"I'm going to be immensely surprised, given the parity, given the seedings . . . if you don't see some early round wonderful ballgames," he said.

That's OK with teams such as California, Kansas State, Texas Tech, East Carolina, Long Beach, Missouri, George Washington and Marquette. As recently as two weeks ago, most of those programs were considered on the bubble. East Carolina, Texas Tech and Missouri were given little or no chance to make the field.

But it happened, thanks to conference tournament upsets and the stumbling of teams considered to be sure things.

James Madison was in until it lost to East Carolina, a team with a losing record. Houston was in until it lost to Texas Tech in the Southwest Conference tournament final. Providence, Florida, Minnesota, Pepperdine and Arizona State also had opportunities, but didn't do enough when it counted.

As it worked out, 12th-seeded George Washington and Marquette were among the last teams offered at-large bids.

Six ACC and Big Eight schools received invitations. There had been talk of the Big Eight getting seven bids, a thought forever seconded by Oklahoma Coach Billy Tubbs.

The Big Ten Conference also had a chance for seven, but got five after Minnesota and Wisconsin faded.

The Southeastern Conference and the Atlantic-10 each received four places in the tournament. The Atlantic-10's bids are noteworthy because it marks a shift, however temporary, in Eastern basketball stature. That's because the Big East Conference, long the power broker in the region, got only three.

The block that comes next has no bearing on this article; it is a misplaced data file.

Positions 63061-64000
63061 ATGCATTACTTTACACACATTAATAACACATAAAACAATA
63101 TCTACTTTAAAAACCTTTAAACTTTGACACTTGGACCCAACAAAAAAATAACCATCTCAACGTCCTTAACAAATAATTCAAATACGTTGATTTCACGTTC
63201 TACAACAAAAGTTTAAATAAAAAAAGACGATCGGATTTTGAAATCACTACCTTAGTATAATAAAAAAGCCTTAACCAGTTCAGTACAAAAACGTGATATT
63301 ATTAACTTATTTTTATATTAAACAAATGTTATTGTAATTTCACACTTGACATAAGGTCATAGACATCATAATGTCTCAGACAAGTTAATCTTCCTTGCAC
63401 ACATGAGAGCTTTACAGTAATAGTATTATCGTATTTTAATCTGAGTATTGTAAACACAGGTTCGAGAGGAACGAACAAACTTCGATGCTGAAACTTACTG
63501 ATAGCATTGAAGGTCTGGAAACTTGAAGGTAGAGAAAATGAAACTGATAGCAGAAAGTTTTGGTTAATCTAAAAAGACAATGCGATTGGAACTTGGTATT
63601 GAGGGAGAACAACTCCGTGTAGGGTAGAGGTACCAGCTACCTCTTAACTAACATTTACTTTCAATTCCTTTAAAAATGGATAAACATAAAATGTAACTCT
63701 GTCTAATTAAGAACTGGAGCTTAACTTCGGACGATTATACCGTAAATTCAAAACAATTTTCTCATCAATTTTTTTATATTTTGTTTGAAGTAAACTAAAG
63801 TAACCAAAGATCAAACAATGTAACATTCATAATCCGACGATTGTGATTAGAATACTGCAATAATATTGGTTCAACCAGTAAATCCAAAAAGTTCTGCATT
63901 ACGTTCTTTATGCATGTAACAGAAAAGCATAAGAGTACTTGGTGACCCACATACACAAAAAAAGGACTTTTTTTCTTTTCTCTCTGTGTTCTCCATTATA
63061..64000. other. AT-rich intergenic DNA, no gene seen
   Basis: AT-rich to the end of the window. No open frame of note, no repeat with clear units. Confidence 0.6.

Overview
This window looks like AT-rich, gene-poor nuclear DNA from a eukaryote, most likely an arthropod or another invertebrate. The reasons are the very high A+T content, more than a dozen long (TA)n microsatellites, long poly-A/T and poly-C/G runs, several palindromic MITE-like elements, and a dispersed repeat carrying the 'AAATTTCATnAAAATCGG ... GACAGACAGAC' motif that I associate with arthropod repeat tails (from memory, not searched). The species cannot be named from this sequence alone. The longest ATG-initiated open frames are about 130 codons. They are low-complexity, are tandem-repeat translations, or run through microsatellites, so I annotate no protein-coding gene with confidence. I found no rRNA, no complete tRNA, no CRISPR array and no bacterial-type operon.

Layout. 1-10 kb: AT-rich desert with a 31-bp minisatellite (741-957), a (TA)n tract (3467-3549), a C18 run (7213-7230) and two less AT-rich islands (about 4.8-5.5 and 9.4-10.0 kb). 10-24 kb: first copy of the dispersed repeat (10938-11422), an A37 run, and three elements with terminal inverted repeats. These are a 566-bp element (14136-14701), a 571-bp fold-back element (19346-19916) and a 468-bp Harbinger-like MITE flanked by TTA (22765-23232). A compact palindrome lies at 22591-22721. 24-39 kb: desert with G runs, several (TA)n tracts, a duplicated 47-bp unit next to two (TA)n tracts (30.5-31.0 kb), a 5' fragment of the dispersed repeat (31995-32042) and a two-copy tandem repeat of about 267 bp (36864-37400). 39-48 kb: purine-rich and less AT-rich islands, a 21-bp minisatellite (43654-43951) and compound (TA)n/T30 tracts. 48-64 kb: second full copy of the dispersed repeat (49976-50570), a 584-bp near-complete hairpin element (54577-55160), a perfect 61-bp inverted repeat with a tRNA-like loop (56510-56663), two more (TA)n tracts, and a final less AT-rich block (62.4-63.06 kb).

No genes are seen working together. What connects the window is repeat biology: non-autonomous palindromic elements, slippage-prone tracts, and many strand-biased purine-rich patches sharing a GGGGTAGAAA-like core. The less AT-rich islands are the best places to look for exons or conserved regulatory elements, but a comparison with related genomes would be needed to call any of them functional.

Also receiving three bids apiece were the Pac-10, the Great Midwest Conference and the Western Athletic Conference.

What NCAA tournament watchers are left with are four regional brackets that--with the possible exception of the East--look strikingly alike. That was the committee's mission, to make the tournament as even as possible.

* NCAA WOMEN: Stanford is seeded first in the West, with USC No. 3. Top-ranked Vanderbilt is assigned to the Midwest. C11

* CONFERENCE FINALS: Seton Hall beats Syracuse, 103-70, the biggest victory margin in Big East title-game history. C12

* INDIANA: The second-ranked Hoosiers beat Wisconsin, 87-80, at Madison, Wis., to finish at 17-1 in the Big Ten. C13

* THE NIT: USC will play at Nevada Las Vegas and Pepperdine will play at UC Santa Barbara in first-round games. C14

* TEAM-BY-TEAM: C8-9

* MEN'S PAIRINGS: C10

* WOMEN'S PAIRINGS: C10